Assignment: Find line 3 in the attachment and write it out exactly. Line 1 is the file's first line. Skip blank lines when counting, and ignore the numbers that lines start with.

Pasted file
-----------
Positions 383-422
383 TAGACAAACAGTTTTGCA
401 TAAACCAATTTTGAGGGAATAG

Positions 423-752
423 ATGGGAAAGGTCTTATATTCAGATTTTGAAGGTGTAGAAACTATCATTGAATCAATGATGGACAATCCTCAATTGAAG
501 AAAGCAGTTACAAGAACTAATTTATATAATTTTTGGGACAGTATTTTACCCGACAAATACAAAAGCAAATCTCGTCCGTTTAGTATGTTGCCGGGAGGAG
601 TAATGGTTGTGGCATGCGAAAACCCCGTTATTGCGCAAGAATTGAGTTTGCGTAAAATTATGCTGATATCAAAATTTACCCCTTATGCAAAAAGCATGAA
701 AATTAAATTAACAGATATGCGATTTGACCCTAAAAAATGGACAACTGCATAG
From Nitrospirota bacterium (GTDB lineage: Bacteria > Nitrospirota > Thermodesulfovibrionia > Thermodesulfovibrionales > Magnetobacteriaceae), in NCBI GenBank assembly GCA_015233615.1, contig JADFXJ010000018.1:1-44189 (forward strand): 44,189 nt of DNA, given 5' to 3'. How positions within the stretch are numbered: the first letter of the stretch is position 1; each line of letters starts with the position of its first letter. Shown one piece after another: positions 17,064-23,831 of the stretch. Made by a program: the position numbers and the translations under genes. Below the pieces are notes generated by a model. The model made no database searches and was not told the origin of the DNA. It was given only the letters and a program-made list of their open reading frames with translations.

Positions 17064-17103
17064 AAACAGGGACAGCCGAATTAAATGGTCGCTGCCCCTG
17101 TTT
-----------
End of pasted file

401 TAAACCAATTTTGAGGGAATAG